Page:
The United States Department of Justice (DOJ) has just announced that United Airlines will pay $49 million to resolve criminal fraud charges and civil claims relating to fraud on postal service contracts for transportation of international mail.
United Airlines’ international mail scheme
According to the non-prosecution agreement and civil settlement agreement, United Airlines entered into International Commercial Air (ICAIR) contracts with the United States Postal Service (USPS), meaning United transported US mail internationally on behalf of USPS.
United was obligated to provide bar code scans of mail receptacles to USPS when United took possession of mail, and when United delivered the mail to intended recipients abroad. United was entitled to full payment only if accurate mail scans were provided and mail was delivered in a timely fashion.
However, between 2012 and 2015, United engaged in a scheme to defraud USPS by submitting false delivery scan data to make it appear that United was complying with ICAIR requirements, when in fact the airline wasn’t. United submitted automated delivery scans that didn’t correspond to the actual movement of mail.
Because the scans weren’t connected to the actual delivery of mail, United was overpaid — the airline secured millions of dollars in payments from USPS that it wasn’t entitled to.
United also admitted that it had concealed problems related to scanning and mail movements that would have subjected United to financial penalties under the ICAIR contracts. Certain individuals at United works to conceal United’s automation efforts from USPS, knowing the data transmitted was fabricated. Among other things, these people tried to hide the automation practices by revising falsified delivery times to make the automated scans seem less suspicious.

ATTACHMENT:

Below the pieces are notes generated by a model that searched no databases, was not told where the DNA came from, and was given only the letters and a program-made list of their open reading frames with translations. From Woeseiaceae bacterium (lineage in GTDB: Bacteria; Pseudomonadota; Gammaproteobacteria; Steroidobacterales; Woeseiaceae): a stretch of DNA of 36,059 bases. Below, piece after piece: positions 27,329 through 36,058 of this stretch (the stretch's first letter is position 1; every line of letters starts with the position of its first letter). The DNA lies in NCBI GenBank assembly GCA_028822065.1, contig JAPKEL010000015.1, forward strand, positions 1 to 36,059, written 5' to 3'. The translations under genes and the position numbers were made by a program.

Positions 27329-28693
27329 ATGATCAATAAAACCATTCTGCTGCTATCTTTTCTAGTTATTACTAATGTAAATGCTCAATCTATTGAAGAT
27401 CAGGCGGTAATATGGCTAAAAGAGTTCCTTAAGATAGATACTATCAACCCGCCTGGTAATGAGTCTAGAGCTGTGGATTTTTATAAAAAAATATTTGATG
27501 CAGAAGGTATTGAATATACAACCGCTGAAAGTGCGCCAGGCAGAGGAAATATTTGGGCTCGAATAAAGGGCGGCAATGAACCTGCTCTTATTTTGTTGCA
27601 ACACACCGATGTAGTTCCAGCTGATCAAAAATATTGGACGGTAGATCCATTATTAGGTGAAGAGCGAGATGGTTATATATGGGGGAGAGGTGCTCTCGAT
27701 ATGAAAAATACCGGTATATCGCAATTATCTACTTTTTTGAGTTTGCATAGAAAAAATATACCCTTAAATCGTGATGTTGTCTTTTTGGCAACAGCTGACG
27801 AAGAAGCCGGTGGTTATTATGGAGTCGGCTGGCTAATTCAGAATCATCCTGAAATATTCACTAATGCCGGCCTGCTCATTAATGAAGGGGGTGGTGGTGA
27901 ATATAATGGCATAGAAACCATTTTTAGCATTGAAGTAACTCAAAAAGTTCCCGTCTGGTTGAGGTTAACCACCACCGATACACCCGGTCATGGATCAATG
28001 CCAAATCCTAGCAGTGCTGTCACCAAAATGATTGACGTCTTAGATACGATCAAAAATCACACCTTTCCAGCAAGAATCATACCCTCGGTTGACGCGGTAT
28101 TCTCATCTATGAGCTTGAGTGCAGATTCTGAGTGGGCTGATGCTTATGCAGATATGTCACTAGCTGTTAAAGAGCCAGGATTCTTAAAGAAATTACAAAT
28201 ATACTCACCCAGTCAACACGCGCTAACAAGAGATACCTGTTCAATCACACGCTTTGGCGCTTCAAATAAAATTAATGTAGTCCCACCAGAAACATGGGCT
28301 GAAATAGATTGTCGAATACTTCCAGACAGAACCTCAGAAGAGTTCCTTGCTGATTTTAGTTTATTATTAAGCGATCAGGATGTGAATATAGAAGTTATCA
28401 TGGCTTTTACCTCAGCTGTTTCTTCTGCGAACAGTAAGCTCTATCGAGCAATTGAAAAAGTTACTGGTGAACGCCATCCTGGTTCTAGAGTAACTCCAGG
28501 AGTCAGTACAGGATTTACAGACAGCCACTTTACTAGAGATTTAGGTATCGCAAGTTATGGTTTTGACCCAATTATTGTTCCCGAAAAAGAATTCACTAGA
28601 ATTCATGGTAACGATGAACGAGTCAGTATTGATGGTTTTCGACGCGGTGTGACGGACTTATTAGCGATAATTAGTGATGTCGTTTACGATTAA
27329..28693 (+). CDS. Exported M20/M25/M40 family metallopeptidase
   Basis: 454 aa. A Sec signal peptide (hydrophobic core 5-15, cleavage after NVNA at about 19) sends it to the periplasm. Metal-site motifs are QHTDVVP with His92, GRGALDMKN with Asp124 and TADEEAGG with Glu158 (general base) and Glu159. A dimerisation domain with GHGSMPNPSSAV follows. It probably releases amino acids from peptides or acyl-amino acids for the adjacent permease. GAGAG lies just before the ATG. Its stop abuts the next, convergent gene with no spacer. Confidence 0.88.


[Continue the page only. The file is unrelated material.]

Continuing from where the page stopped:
United will pay $49 million to settle this case
United entered into a non-prosecution agreement (NPA), and has agreed to pay:
- $17,271,415 in criminal penalties and disgorgement to resolve the criminal investigation into the fraud scheme
- $32,186,687 as part of a False Claims Act settlement for related conduct
- United has also agreed to report any evidence or allegation of a violation of US fraud laws, and to strengthen its compliance program, especially with reporting requirements
As Acting Assistant Attorney General Nicholas McQuaid of the Justice Department’s Criminal Division describes this:
“United was entrusted by the U.S. Postal Service with fulfilling a critical government function – the transportation of U.S. mail abroad. Instead of performing this duty with transparency, United defrauded the U.S. Postal Service by providing falsified parcel delivery information over a period of years and accepting millions of dollars of payments to which the company was not entitled. Today’s resolution emphasizes that companies that defraud the government – no matter the context, contract, or federal program – will be held accountable.”
It’s worth noting that all of this happened under Jeff Smisek’s tenure as CEO of United (he resigned in late 2015). While he may very well not have known about this specifically, there’s no denying that this was in line with some of the other behavior we saw at the airline.
Smisek’s tenure as CEO of United is marked with a fair bit of corruption. Famously Smisek was involved in a bribery scandal, as United operated a once-weekly flight between Newark and Columbia, South Carolina, for the Chairman of the Port Authority of New York and New Jersey.
Like most major airlines, United Airlines transports international mail on behalf of USPS. Between 2012 and 2015 the company was falsifying its delivery timelines in order to maximize the compensation it got for delivering mail — rather than reporting the actual timeline with which it delivered mail, the airline reported an aspirational timeline that didn’t reflect reality.
A DOJ investigation has now revealed all the details of that, and United is on the hook for $49 million related to fraud charges in this case.
(Tip of the hat to Live and Let’s Fly)